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What are the Advantages of Web Video Marketing?

What can you do better with web video marketing than with more traditional static media? Lots of stuff!

Engage Your Customer

As we’ve discussed, and as you’ve probably observed yourself, video is more engaging than static images or texts could ever be. Web video is sleek and stylish, and if done right it can resonate deeply with your audience. So how do you do it right? As with all marketing messages, keep the audience in mind. Use you-centric language; discuss how your company’s product is a solution to their problem. And if you can do that in a creative and meaningful way, you’ve just created the most influential kind of marketing tool there is: inspired web video.

Increase Lead Generation

The trick to using video to create leads is to leave the message incomplete in some way, and then to include a call to action for the audience to find out more. Yellowbook effectively drove traffic to its website this way, using TV ads that only told part of a story and directed users to visit the website to see the conclusion. For a more subtle approach, try suggesting how your product might help a customer, and then asking the customer to visit your website for more information.

Tell a Story

Sometimes nothing sells a product better than an intriguing story. It could be the story of how your company was founded, or the passion with which your product is made, or the money your company has raised over the years for a particular charity. Whatever it is, if you have a story to tell, web video can help you put real people front-and-center in a way that text just can’t.

Rally the Troops

Maybe your goal isn’t to try and sell something to a customer, but to gain support for a cause or business initiative. What better rallying cry is there than an inspired bit of video distributed via email to remind partners, investors and employees exactly what you’re doing and why you’re doing it? Few things are more inspiring that someone speaking passionately about a goal they want to achieve. This sentiment is best conveyed through video.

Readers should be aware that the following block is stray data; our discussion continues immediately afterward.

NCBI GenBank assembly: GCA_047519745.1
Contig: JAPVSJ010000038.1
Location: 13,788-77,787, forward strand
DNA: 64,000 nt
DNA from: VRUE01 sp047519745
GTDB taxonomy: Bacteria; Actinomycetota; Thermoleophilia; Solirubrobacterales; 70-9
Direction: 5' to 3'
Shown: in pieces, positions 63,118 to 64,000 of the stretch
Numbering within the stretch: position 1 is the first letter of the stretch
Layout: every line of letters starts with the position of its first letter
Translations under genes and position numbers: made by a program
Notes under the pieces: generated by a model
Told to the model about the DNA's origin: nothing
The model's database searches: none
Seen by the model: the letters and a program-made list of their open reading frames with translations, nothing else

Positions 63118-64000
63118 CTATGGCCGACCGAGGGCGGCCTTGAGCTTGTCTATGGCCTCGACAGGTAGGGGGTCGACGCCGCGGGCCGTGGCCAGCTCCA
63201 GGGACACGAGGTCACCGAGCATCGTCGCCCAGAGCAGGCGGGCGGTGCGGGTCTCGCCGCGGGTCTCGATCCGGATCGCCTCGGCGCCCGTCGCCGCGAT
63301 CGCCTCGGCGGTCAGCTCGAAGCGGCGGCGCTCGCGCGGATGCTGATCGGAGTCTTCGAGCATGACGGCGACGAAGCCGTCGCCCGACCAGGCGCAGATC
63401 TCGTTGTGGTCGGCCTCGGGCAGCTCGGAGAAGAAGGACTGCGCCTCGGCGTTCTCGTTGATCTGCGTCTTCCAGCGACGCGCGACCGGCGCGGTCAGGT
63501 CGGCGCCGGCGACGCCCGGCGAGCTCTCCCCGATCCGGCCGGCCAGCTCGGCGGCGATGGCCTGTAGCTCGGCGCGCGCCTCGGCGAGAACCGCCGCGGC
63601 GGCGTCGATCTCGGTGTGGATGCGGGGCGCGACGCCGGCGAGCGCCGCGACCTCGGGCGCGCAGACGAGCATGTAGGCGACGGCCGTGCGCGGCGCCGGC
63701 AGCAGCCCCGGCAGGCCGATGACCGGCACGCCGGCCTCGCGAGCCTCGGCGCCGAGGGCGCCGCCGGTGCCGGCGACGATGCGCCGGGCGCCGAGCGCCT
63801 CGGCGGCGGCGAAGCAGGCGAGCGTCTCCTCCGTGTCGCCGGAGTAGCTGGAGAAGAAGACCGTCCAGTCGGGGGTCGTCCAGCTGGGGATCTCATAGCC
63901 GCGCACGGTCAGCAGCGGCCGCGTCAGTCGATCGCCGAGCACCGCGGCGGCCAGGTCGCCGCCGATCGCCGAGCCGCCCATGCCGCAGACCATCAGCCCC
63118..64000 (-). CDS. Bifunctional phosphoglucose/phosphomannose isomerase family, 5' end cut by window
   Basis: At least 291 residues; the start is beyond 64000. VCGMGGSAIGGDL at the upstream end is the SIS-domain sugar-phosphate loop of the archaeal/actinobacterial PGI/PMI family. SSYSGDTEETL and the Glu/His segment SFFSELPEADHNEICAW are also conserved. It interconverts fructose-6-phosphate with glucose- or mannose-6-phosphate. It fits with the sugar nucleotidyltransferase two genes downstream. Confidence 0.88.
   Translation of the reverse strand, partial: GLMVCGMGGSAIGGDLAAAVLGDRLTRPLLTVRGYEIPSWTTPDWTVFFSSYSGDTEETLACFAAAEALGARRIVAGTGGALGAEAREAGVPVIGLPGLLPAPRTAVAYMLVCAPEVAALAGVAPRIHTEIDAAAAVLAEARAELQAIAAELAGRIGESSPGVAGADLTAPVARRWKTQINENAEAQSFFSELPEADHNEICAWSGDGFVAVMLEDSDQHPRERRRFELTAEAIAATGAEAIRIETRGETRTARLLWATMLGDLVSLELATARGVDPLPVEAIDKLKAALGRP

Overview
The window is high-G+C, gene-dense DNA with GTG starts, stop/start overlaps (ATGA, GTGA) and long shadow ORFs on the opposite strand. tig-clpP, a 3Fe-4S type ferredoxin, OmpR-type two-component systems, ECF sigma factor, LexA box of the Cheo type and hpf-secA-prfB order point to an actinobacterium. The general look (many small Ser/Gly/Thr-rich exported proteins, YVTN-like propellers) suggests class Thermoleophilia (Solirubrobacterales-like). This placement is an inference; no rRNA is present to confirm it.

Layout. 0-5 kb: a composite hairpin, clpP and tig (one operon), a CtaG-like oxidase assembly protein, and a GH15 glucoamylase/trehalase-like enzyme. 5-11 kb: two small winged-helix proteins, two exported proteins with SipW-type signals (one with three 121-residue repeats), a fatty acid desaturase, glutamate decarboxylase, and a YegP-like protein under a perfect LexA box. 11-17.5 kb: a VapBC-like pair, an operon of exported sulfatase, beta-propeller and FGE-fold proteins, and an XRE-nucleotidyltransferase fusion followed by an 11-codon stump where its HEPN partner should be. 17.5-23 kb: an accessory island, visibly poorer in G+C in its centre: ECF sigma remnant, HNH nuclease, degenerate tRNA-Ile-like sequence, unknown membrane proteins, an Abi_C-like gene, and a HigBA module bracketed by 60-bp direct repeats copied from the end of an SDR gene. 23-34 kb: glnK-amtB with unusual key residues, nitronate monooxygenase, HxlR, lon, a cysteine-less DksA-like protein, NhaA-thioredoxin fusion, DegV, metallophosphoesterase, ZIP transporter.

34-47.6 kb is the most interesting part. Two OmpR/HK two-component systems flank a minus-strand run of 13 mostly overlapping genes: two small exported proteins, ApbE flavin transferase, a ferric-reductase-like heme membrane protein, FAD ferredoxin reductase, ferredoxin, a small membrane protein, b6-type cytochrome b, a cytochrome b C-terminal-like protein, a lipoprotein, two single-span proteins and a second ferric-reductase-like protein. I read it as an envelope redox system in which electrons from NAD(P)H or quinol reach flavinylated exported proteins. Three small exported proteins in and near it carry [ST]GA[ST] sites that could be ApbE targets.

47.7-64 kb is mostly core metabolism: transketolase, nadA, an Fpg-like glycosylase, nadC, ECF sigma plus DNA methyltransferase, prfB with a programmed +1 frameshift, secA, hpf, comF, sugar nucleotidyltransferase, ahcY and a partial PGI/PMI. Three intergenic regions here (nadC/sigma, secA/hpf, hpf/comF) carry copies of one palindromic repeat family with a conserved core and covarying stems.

• David,

    What do you think the value is of some of the quick Flip video to capture a quick message for video blog posts. I will be starting to do this and perhaps there are some tips for this low tech area that can make it more successful that you could offer.

    I would love to do better stuff, but like anyone else will be starting with low tech and try and prove its worth before doing some professionals behind the camera stuff. Your tips would be helpful to many who are trying to get the hang of video in the DIY realm.

    Wendy Soucie

    • Wendy,

      The Flip is a great tool and can function quite well for video bloggers and more. Like anything we put on the web, content is king and video content is no exception. In the case of the Flip, the limitations of the camera can be overcome by the quality of the content and relevancy to the audience. If you nail it on content and relevancy your video blogging experience will be a positive one. Now that all said, the art of visual storytelling is just that “an art,” and it is not to be minimized. So, when hiring a future Spielberg is not an option here are some tips I found and can share that will allow you to be the best Spielberg you can be with your Flip. These tips are geared to users of the Flip.